Hygge has definitely been the word of the season. Pronounced hoo-ga or hue-ga, it’s a Danish word which roughly translates as “cosy”. Cynics amongst us would say it has been a marketing person’s dream, coming just at the right time as the nights have closed in and the weather has grown colder, as hygge identifies with candles, snuggly blankets, warmth and togetherness. However, the Danish will tell you that hygge isn’t so much a physical thing as a feeling, and although things can enhance the hygglig experience, a thing alone isn’t enough, which suggests that hygge is something that money can’t buy. That’s not a new idea and the concept of hygge isn’t new either – it’s been around for hundreds of years, first in the Norwegian language and later as something that has become part of the Danish way of life.
I think it’s been part of our way of life too, but we’ve never had a specific word for it; instead it’s been lots of different words that add up to the same thing, and you might wonder if we really need another country’s word to describe something so inherent in ourselves. I say why not, if it makes us think about what we have. I can remember even as a small child loving to be wrapped up warm in my bed listening to the rain on the windows. That’s hygge. Or sitting outdoors with friends on a warm summer’s evening, watching the stars appear in the sky and the bats dart about like black shadows. That’s hygge too. If I can press the metaphorical pause button in any moment and soak it in, pressing it carefully between the pages of my memory to revisit another day, then what does it matter what it’s called? The word just encourages us to focus and I think that we are ready for that focus now.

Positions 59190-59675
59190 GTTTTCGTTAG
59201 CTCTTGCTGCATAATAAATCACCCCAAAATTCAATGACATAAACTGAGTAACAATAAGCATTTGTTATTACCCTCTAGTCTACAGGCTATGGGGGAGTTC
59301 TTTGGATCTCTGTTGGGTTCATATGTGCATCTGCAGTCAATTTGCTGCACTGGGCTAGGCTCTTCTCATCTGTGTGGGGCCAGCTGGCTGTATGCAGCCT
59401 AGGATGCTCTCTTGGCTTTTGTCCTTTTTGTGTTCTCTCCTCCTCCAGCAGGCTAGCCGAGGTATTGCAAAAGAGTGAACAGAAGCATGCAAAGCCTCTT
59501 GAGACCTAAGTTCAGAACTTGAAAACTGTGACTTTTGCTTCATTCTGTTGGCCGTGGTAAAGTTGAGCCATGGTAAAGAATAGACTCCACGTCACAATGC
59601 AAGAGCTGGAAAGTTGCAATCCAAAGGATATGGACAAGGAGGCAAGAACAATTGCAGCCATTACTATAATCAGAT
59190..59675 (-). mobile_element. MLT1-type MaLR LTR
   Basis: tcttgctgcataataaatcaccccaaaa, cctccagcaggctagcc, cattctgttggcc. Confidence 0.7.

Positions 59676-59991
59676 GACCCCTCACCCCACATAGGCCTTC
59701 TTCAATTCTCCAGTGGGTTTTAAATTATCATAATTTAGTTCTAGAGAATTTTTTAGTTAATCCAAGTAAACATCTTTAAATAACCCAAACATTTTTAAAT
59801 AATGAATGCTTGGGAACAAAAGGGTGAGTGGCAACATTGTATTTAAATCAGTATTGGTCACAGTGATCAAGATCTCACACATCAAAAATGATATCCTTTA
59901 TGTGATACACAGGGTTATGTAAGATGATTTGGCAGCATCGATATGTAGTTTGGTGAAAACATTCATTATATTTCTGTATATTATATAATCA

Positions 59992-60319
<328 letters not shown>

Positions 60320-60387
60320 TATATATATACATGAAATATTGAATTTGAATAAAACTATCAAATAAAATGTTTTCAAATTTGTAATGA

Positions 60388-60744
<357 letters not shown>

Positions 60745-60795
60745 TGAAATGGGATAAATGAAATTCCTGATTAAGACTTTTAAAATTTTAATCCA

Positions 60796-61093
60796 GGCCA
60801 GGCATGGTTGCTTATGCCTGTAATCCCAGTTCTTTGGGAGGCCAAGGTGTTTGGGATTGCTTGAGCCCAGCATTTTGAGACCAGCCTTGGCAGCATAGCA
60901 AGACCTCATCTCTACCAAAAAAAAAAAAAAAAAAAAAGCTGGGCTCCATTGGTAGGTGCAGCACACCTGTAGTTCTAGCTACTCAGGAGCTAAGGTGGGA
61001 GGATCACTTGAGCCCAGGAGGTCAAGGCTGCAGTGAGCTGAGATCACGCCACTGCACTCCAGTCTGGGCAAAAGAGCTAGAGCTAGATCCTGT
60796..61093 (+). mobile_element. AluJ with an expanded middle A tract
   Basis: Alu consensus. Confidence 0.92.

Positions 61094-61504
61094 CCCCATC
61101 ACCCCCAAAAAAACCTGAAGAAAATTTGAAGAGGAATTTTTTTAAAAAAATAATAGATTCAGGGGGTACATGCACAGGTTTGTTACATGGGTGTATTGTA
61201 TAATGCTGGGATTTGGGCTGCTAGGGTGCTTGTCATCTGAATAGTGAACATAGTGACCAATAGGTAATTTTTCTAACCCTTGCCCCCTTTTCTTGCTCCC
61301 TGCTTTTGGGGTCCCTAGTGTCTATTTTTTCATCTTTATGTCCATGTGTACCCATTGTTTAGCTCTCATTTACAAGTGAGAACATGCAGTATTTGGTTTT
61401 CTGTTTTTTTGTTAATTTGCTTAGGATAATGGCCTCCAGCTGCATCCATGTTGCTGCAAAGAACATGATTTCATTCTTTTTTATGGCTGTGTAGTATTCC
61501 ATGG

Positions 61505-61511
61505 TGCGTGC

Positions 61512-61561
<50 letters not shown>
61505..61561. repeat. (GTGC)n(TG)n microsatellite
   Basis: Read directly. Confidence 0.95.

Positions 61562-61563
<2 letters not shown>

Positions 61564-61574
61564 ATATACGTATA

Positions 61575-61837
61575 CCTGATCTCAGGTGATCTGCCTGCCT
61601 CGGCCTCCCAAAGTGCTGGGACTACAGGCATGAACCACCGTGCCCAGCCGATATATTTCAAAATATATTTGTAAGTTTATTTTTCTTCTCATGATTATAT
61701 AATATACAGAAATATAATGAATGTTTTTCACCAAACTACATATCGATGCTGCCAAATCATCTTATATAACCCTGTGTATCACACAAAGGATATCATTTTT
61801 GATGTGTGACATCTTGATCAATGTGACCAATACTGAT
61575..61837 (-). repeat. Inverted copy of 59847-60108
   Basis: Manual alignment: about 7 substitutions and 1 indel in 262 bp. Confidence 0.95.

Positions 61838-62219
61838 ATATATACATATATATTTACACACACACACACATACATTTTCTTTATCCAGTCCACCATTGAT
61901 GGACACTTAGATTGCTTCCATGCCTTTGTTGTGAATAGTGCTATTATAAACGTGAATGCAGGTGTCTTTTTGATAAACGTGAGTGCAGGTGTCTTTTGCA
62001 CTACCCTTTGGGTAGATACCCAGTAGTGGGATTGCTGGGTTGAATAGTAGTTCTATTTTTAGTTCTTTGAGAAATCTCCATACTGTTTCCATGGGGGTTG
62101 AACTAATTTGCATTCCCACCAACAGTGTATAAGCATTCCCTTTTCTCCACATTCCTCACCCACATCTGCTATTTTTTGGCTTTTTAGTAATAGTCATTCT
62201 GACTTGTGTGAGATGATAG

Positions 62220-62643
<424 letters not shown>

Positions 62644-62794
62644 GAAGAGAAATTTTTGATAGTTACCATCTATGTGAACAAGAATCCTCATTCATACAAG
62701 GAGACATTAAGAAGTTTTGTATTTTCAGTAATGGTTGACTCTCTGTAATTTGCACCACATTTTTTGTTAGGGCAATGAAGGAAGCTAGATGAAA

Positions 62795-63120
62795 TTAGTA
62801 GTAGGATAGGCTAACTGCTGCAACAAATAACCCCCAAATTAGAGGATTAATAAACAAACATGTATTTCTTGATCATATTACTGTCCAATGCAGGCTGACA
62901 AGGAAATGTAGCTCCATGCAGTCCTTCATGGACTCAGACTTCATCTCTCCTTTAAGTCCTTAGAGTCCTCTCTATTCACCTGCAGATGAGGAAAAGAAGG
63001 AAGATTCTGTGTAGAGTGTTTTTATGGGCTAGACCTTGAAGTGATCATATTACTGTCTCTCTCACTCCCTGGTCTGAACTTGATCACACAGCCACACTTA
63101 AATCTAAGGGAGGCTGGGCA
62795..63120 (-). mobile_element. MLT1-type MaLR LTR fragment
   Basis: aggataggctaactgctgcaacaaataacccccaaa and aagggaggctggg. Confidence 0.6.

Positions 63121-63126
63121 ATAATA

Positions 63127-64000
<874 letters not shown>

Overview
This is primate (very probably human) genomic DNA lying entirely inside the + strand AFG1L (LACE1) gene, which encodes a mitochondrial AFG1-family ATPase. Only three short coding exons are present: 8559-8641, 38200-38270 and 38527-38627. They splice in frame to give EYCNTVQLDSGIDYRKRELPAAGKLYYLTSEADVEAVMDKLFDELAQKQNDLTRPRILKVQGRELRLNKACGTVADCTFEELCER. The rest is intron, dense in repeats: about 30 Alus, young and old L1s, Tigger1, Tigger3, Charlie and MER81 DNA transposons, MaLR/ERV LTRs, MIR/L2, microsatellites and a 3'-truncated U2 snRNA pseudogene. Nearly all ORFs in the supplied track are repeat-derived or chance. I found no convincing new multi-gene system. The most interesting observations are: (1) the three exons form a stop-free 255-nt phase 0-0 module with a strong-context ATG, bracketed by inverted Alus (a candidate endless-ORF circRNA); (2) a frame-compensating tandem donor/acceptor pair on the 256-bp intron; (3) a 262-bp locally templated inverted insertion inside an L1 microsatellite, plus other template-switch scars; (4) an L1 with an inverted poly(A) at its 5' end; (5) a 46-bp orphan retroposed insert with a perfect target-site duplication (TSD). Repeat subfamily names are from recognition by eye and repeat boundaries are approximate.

I believe that opportunities often present themselves to us when we need them or are ready for them, and I think that we need hygge more than ever. As the world pulls itself apart with wars, with politics and with intolerances of many kinds, we need something that makes us feel safe and hygge offers us the opportunity to do that. Focussing on our homes, our families and our sense of well-being makes us slow down and appreciate the moment, and if we live moment to moment it is harder to be afraid of the future.
Of course, the problems of the world are not solved by lighting candles and wrapping ourselves up in blankets, but it is certainly true that more we love and take care of ourselves, the more love and care we have to share with others. Hygge is not always about our own cosiness, it extends to others as well and this dark, cold time of year is a timely reminder that not everyone feels safe and warm. I love that we are a world of many cultures which can be shared and I am happy to adopt a word into my own language that encompasses love, happiness, cosiness and a feeling that everything is right with the world. After all, isn’t that what we really want?